The export oriented industries, banks and industrial managers aimed for a multi-national customs area, which as a core included a German-Austrian-Hungarian bloc, but included the Balkans, the Benelux states as well as France and Scandinavia. This plan neither aimed to reduce international trade, vital for Germany, nor to politically repress the member states of the German customs union, and did not threaten their sovereignty or planned territorial annexation. One of the most well-known concepts is that of Frederich Naumann, protestant theologist and social-reformer, whose book Mitteleurope was published in German in 1915, and in Hungarian in 1916. Supported by the big land owners and the All-German Union (Alldeutcher Verband), these ideas, characterised by different völkisch and racial-biological theories, primarily aimed to subjugate the Central European region. And at the same time, in this framework, the Mitteleuropa concepts implied the inclusion of Polish and Russian territories in the East and Northern French and Belgian territories in the West (Weltpolitik versus Lebensraum). Regardless of the significant differences in these concepts, there are certain similarities: the expansion of the ‘Small German’ base of the 1871 empire towards the Atlantic Ocean in the West, and towards the Black Sea in the Southeast. This German dominated neo-mercantilist region was also supposed to guarantee the security of the region, as a fourth world power, against Britain, Russia and the United States in a future global crisis.[2]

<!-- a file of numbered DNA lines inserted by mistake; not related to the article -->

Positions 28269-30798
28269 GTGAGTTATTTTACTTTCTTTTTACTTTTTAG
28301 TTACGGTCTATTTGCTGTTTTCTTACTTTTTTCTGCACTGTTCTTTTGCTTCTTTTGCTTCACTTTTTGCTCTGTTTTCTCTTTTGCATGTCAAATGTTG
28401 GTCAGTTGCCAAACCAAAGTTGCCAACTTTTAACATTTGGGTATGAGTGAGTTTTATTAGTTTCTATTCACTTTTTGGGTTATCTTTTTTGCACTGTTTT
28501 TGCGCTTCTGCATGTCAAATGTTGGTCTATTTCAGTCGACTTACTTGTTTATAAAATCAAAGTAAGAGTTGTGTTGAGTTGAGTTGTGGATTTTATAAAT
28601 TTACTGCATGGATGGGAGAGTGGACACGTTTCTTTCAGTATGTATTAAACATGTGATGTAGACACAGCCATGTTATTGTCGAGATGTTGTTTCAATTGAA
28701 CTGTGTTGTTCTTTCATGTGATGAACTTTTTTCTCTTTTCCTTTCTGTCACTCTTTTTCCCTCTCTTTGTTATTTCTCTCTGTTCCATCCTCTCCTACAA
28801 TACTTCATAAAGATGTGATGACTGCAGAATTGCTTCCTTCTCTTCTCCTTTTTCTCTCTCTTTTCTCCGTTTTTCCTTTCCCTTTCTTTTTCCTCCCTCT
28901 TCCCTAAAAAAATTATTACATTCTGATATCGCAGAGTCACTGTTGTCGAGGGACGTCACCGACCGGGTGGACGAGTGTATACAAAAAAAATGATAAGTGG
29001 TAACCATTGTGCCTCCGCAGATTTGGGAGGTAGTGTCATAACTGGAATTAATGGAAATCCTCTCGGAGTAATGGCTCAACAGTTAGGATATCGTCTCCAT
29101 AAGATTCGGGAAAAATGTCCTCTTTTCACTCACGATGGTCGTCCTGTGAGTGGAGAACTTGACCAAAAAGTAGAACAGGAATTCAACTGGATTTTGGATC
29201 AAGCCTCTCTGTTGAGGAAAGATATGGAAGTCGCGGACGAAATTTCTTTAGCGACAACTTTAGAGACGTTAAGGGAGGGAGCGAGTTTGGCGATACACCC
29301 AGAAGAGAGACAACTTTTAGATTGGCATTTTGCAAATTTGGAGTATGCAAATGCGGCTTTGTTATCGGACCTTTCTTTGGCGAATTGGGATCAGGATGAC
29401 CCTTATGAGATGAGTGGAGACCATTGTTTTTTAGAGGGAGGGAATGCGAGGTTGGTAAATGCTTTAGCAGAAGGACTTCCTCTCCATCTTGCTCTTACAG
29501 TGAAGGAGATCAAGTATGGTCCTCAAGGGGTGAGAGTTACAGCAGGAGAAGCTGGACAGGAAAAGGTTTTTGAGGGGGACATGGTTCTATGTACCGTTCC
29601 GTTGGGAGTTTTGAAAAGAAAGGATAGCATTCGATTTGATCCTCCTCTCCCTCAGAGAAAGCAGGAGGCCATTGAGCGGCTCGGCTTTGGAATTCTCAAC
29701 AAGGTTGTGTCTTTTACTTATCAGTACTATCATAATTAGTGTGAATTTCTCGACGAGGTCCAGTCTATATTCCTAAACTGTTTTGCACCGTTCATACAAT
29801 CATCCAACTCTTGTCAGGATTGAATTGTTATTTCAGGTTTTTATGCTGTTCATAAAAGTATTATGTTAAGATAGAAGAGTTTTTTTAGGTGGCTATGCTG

The imperial political leadership favoured the liberal-imperialistic version of the Mitteleuropa idea until 1917. However, in 1914, German chancellor Theobald von Betthman-Hollweg (1909–17) still claimed: ‘A common Central European economic union is achievable, through custom union agreements, which would include France, Belgium, Holland, Denmark, Austria-Hungary, Poland, potentially Italy, Sweden and Norway. This union – without common constitutional union, with the nominal freedom of states, although under German leadership – has to guarantee Germany’s economic rule over Central Europe.’[3] After Russia’s withdrawal from the war in 1917, government circles, enjoying the full support of the military high command, also started to think along the lines of annexationist ideas, which would have reduced Russia to the frontiers it had under Peter the Great (1682–1725) at the beginning of the 18th century. Thus, they aimed to settle an important part of the detached Russian, Ukrainian, Polish and Baltic territories with Germans.

After the Peace Treaty of Brest-Litovsk between the Central Powers and Soviet Russia, for a brief period in the spring and summer of 1918, it seemed that the German political-economic bloc was achieved in the East. The Spa Agreement, signed between Austria-Hungary and Germany on 12 May 1918, provisioned a close economic, political and military union between the two states eventually leading to a customs union; Serbia and Romania were under German and Austro-Hungarian occupation; Bulgaria and Turkey, as well as the newly created states of Ukraine and Finland also belonged to the German alliance system.[4]